Most of New York’s congressional delegation said today they don’t like the circumstances surrounding Israeli Prime Minister Benjamin Netanyahu’s speech to the House of Representatives tomorrow—but that won’t stop them from attending.
The bulk of New York’s delegation to Washington—eight of 12 members of the city’s House members and one of its senators—gathered at Gracie Mansion this morning to talk with Mayor Bill de Blasio about the need to pass funding for the Department of Homeland Security. But just as they railed against Speaker John Boehner for failing to fund the anti-terrorism agency, the members also lashed out at him for inviting Mr. Netanyahu to address Congress about nuclear negotiations with Iran without notifying President Barack Obama, with whom the prime minister won’t be meeting.
Senator Charles Schumer said he was attending the speech to show the Israel-United States relationship is “strong and vital to both countries.”
“Both countries are in the lead in the fight against terrorism. And the second [reason] is preventing a nuclear Iran, which would be a catastrophe,” Mr. Schumer said.
Of the attending members of the House, Congressman Charles Rangel, the dean of the delegation, was the only one who said he would not attend.
“I want to make it clear: I am not boycotting the speech. I am just not going to the speech,” Mr. Rangel said.
Tying the speech back to the failure to fund homeland security, Mr. Rangel said he was “shocked” and “hurt” that the House was putting the security of both nations at risk. He also slammed the protocol behind the invitation to the speech—a letter inviting Mr. Netanyahu included Democratic Minority Leader Nancy Pelosi’s name, even though she was not party to the invite, and the invite comes as Mr. Netanyahu faces re-election back home.
“I think that for me to attend this would be violating the rules of the House of Representatives,” Mr. Rangel said, adding he did not blame “outsiders” for attending. “I do not think that the House of Representatives should be used as an arena for the debate of international politics. That is why we have a president of the United States, that is why we have a secretary of state. So I hope the word boycott is never associated with those who respect the rules of the House.”
Mr. Rangel’s worries about House rules notwithstanding, most of his colleagues plan to attend the speech. The only other member of the delegation who has said he will not attend is Congressman Gregory Meeks, who, like Mr. Rangel, is a member of the Congressional Black Caucus. More than 30 of the members of the caucus have said they will not attend, though Mr. Rangel objected to the characterization of skipping the speech as a boycott.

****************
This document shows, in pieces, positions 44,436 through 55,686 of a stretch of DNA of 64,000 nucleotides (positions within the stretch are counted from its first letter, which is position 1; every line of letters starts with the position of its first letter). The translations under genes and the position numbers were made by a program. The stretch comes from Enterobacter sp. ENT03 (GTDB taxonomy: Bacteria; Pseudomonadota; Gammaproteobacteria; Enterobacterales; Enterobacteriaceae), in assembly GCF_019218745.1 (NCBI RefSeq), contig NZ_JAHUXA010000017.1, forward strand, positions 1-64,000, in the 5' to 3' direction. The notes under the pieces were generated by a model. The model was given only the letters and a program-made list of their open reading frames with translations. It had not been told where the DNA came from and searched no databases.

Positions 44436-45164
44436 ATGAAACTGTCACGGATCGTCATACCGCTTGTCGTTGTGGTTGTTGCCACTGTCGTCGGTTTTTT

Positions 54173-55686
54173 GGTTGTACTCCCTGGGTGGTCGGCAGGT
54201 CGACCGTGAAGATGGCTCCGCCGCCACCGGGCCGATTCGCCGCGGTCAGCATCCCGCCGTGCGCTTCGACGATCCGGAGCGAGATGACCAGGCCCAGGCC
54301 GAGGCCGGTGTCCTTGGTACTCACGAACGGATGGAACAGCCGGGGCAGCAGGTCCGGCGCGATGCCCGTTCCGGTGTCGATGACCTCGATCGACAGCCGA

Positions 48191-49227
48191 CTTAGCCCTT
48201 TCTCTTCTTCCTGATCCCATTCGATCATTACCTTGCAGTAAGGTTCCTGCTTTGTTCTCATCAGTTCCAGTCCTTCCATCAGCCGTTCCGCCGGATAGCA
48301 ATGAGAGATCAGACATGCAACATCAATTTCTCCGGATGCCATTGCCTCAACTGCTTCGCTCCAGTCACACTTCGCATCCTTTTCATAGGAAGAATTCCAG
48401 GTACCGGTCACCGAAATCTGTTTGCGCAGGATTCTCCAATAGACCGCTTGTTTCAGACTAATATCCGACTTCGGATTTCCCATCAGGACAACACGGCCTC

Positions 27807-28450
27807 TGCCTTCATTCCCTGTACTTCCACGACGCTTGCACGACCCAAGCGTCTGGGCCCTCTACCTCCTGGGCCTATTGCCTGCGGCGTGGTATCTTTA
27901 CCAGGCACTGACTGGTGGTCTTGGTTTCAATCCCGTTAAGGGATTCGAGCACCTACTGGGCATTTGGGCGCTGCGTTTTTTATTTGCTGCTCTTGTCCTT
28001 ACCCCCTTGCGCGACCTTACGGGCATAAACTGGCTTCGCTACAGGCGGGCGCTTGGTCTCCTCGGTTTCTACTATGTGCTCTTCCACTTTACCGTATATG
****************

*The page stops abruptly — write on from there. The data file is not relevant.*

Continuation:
In New York, some Democratic members of Congress are in a are in a tricky spot due to the city’s large and pro-Israel Jewish population.
“I’m probably the only one here who still is not decided,” Congresswoman Yvette Clarke of Brooklyn said today. “I’m conflicted.”
Ms. Clarke said she would meet with some of her constituents who are in Washington today for a meeting of the American Israel Public Affairs Committee, where Mr. Netanyahu spoke today, before making a decision.
Congresswoman Nydia Velazquez said she’d attend—but called the situation “shameful and frustrating” and said Mr. Boehner had acted with “total disregard” for the decorum of the House’s rules.
“It’s disrespectful to us as members of Congress, to say that this was a bipartisan invitation which it was not; two, to disrespect the process—how do we know the policies of this administration? His negotiations are secret,” Ms. Velazquez said. “Yes, I will be attending, but I am very frustrated as a member of Congress to feel that the Speaker of the House, with total disregard, has put us in this predicament.”
Others members appearing at Mr. de Blasio’s event today also said they would attend the speech: Congressman Joseph Crowley, Jerrold Nadler, Hakeem Jeffries, and Congresswomen Carolyn Maloney, and Grace Meng.
Mr. de Blasio, too, continued to be critical of Mr. Boehner’s decision to invite Mr. Netanyahu to make remarks to the Congress during a campaign, which he said in the past had been a “no-fly zone” for visits from foreign leaders.
“I think Speaker Boehner made a huge mistake,” Mr. de Blasio said. “You don’t politicize the platform of the House of Representatives in the context of another nation’s election.”